Immigration reform is making its way through the House and Senate in uniquely Republican and Democratic ways despite the promises of bipartisan support. Proving there truly may be no issue that Republicans and Democrats will want to work on together, the House is already maneuvering itself to block the Senate's sweeping overhaul bill, while saving face through piecemeal measures they are touting as "deliberative" and "confidence-inspiring."
At a breakfast on Thursday sponsored by the Christian Science Monitor, congressmen promised reform before the end of the year despite the unaligned legislation of the House and the Senate. The Senate is quickly moving through sweeping overhaul being aggressively promoted by Sen. Chuck Schumer (D-N.Y.) and Sen. John McCain (R-Ariz.), who are leading the "Gang of Eight" whose exhaustive reform bill has already had three hearings on the Senate floor since being introduced last week.
Meanwhile the House is focusing on two specific issues being promoted by the House Judiciary Committee Chairman Bob Goodlatte (R-Va.), whose panel oversees immigration law, and Rep. Trey Gowdy (R-S.C.), who chairs the House subcommittee charged specifically with immigration policy. The measures would tackle agricultural immigrants and make the E-Verify employment verification system mandatory, ignoring larger issues like a path to citizenship for young immigrants brought into the country illegally by their parents.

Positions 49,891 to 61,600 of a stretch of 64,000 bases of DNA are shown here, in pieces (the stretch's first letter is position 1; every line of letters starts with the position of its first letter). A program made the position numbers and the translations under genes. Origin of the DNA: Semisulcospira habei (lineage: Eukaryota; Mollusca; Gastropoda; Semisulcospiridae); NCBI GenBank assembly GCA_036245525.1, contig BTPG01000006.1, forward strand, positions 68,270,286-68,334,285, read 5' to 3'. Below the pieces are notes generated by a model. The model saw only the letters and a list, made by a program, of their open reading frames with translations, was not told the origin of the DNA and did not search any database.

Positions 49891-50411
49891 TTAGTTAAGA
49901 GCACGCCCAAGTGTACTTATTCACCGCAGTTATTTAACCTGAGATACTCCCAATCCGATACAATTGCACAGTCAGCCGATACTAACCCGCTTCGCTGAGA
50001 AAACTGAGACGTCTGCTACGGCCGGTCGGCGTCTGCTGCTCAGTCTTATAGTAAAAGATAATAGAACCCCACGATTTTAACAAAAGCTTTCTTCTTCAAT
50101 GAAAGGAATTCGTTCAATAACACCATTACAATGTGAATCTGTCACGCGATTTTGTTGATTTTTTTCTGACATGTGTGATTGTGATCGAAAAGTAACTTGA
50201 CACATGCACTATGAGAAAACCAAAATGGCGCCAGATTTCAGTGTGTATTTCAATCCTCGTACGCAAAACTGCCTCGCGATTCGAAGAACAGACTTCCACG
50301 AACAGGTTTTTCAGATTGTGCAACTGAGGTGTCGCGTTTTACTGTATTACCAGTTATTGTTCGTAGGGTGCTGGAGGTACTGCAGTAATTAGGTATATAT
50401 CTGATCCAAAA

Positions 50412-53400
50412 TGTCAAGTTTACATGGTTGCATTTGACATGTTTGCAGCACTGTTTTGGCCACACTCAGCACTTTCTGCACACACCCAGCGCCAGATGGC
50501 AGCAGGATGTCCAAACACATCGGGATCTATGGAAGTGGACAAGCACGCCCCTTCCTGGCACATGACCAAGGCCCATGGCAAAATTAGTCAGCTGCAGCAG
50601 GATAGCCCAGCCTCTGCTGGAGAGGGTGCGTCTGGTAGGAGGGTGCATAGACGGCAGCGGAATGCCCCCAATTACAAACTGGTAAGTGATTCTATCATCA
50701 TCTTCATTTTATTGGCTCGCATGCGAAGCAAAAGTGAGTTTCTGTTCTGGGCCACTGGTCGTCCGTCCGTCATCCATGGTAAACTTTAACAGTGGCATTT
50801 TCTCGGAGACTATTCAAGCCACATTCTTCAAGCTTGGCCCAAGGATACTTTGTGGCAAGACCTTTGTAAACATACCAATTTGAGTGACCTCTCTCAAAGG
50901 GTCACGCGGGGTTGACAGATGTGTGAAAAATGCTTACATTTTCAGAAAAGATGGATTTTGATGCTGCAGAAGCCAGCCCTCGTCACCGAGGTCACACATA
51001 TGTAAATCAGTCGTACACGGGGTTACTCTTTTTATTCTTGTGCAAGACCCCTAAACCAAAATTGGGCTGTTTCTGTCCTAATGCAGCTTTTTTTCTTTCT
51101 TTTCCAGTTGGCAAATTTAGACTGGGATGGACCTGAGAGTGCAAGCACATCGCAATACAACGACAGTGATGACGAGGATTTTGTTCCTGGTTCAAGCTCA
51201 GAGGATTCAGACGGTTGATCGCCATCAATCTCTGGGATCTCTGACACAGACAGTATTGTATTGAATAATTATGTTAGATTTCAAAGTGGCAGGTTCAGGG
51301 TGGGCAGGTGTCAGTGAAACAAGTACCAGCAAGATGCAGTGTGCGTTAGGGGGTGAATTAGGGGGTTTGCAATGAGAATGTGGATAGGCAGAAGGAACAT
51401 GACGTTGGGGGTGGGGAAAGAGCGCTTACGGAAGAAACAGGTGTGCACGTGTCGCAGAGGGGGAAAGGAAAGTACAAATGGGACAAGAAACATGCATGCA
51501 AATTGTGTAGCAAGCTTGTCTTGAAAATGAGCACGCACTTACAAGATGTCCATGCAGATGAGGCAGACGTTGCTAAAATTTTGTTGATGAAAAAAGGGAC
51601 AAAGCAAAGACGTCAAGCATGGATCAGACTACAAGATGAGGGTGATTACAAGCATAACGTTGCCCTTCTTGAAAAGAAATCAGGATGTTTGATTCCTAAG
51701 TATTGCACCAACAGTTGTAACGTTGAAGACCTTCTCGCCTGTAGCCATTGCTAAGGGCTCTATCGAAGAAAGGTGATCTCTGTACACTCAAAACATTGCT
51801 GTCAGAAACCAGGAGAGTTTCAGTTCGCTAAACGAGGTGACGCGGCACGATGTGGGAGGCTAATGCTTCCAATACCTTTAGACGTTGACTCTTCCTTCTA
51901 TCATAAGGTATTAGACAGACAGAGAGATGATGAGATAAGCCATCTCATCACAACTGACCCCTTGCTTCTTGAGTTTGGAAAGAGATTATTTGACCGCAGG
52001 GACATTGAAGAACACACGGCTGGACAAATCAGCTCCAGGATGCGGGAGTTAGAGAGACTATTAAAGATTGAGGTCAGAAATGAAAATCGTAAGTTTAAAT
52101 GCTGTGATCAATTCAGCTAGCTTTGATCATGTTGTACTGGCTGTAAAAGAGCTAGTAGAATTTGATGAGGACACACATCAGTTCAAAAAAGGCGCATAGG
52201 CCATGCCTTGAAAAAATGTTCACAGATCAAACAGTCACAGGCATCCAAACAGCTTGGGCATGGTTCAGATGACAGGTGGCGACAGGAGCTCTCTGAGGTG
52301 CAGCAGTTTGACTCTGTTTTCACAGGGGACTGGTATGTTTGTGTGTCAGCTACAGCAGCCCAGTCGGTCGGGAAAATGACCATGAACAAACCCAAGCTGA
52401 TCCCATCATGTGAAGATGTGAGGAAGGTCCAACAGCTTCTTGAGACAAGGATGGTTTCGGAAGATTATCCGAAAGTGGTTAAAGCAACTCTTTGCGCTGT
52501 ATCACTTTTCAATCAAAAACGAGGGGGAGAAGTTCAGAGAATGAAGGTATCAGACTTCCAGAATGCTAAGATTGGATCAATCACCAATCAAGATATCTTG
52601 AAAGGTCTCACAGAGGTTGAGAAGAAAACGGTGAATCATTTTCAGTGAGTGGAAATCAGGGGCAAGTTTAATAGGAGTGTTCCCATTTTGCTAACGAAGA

"We do have a broken immigration system, and the House does intend to play a leading role in making sure this is solved," Congressman Goodlatte said, but his vague statement did little to indicate the strategy behind his and Rep. Gowdy's focus on two stand-alone measures as the starting point for fixing an entire system. The "drip-drip-drip" approach of the House apparently ensures deliberative and educated scrutiny of legislation by the House; however, less than half of the GOP delegation participates in information sessions about immigration policy reform.
The two measures are in fact ploys to save face when the Senate passes their comprehensive and surprisingly serious bipartisan effort. House Republicans will be able to reject the bill while still appearing supportive of the two measures being promoted by Rep. Goodlatte and Rep. Gowdy.
Frank Sharry, executive director of America's Voice, explained this political strategy in a statement on Thursday, saying "Rep. Goodlatte knows full well there’s a broad bipartisan bill that is likely to pass the Senate and a broad bipartisan bill that is about to be introduced in the House. Rather than truly supporting these measures, he is introducing partisan piecemeal measures that went nowhere in the last Congress."
Sen. McCain and Schumer have worked extensively to produce legislation that will receive wide bipartisan support, even removing provisions they knew Republicans would run from such as a diversity visa program and ensuring Southern farming constituencies are protected. Their goal still remains to execute immigration reform that would "jolt" the House, and even potentially pressure House Republicans to support comprehensive reform through public pressure.
But the recent failure of gun control legislation leads one to wonder whether we are even capable of producing constructive legislation in any way that genuinely helps the country.
No wonder this Congress is less popular than head lice.